Monday, May 23, 2005


Can Optimism Derail the Process?

Not sure, but that is the fear. From both sides.

This new round of hope has arrived as a result of several factors, but mostly out of a sense of desperation to save the upcoming season. A realization that the season needs to be saved now. A desperation that comes from the rumored June 15th deadline or the sponsors threats or the PA's realization that this may be a linkage deal and they need to get this done now.

So how does optimism hurt this? I talked to a labor lawyer late last night and he had some interesting thoughts on the subject...

"The problem with optimism is that it increases the pressure and puts both sides in a bigger PR nightmare should talks face a setback of any kind. In the case of the union, too much optimism makes it appear as though they are prepared to give away the farm. They want it to be known that even if certain aspects have been agreed upon they may have only been agreed upon contingent upon other aspects not yet fully discussed. In the case of the NHL, optimism also increases the pressure to get it done and may force them into positions of weakness the NHLPA could exploit"

There is also concern that the players, who have been a huge factor in pushing this along, will view the optimism as "deal done" and take the heat off the PA. That is a huge concern right now. from a source, "In February in that fateful week leading up to cancellation Saturday the players were energized. Then on Friday, when a deal looked to be done they relaxed for a second and the season was gone for good."

From another source, "The optimism in the media is being driven by several factors. First, there are the press releases that came after these last rounds of talks...the first that ever implied progress. Second there are the "off the record" rumors and speculation, and mostly the common sense factor that both sides simply can't miss another season and survive."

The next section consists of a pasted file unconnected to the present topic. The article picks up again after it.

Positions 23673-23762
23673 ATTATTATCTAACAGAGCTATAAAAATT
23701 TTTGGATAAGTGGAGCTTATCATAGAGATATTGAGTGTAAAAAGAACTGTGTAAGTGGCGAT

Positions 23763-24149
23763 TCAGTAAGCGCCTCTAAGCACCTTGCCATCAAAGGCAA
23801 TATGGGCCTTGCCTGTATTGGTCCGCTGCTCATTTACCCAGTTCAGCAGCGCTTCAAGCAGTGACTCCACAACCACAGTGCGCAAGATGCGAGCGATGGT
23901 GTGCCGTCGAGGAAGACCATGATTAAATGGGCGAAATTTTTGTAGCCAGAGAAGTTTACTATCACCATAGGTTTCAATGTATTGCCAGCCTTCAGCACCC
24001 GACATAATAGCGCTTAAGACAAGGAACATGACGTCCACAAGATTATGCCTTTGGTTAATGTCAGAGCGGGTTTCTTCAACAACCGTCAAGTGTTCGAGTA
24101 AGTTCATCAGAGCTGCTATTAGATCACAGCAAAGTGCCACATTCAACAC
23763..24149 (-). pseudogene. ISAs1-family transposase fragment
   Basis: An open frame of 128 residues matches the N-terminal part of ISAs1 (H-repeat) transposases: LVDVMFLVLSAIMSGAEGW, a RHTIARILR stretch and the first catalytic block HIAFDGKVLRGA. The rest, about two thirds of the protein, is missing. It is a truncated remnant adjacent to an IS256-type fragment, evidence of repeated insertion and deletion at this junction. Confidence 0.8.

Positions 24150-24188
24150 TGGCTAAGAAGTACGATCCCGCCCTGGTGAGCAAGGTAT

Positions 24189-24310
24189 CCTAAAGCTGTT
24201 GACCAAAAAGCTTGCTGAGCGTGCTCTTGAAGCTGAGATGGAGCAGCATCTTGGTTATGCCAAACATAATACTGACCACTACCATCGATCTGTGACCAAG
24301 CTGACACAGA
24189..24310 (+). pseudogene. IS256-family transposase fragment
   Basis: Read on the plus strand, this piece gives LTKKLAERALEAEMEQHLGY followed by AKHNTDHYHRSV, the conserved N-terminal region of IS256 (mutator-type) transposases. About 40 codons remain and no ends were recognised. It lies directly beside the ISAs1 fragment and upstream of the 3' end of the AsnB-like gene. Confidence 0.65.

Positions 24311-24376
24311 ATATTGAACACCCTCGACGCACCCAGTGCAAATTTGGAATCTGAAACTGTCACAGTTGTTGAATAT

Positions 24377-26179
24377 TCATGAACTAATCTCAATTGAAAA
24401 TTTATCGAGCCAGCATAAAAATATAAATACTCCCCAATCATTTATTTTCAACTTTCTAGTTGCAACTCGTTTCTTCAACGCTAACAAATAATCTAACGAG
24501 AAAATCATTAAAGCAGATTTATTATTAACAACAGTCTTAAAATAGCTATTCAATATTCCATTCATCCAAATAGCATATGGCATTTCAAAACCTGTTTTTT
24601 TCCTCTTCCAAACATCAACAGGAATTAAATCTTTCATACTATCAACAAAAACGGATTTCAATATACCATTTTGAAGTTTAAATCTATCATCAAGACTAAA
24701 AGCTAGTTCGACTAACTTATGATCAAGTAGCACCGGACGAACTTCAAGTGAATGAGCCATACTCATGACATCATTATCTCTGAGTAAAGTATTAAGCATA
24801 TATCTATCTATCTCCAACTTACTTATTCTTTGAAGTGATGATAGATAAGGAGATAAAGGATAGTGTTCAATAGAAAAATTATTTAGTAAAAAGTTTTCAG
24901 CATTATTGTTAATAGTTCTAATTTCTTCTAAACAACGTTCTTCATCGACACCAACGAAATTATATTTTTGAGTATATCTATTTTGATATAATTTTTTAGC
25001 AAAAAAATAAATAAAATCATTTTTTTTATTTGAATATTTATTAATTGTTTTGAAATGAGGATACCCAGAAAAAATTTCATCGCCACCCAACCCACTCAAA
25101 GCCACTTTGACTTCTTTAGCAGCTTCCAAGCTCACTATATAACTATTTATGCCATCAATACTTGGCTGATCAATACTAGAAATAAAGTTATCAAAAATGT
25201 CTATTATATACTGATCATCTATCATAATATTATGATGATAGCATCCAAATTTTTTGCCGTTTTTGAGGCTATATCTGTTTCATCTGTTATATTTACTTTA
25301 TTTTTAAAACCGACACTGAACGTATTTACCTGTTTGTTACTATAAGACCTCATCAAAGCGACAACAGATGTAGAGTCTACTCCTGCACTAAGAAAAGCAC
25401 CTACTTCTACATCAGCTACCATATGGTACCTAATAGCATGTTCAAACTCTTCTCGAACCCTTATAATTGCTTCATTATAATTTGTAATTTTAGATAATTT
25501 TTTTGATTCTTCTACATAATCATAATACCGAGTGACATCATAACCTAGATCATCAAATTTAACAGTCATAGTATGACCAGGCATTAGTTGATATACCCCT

In regards to the press releases it is my belief that the days of doom and gloom press releases are behind us. The constituents from both sides are too nervous for negative sounding press releases. Both sides used to use press releases to further their cause and the constituents went along with that.

Not any more.

Finally, and most importantly I'd like to take some space and congratulate the great hockey writer Helene Elliott on her induction into the Hockey Hall of Fame. One the greatest thrills in doing this blog has been the opportunity to meet and get to know Helene Elliott. I have been reading her stuff for as long as I can remember, and to actually get a chance to talk and share opinions with her has been a complete joy and thrill. She is a great writer and an even better person who loves the sport and it shows in her writing and her great demeanor. As a good friend who lives in LA recently said to me, "If we didn't have Helene, I don't think we would still have the Kings. She is that important to hockey in this city. Her writing has helped convert many southern California beach bums into hockey fans. I can't imagine what we would have become without her. The city and the NHL owes her more than she will ever receive."

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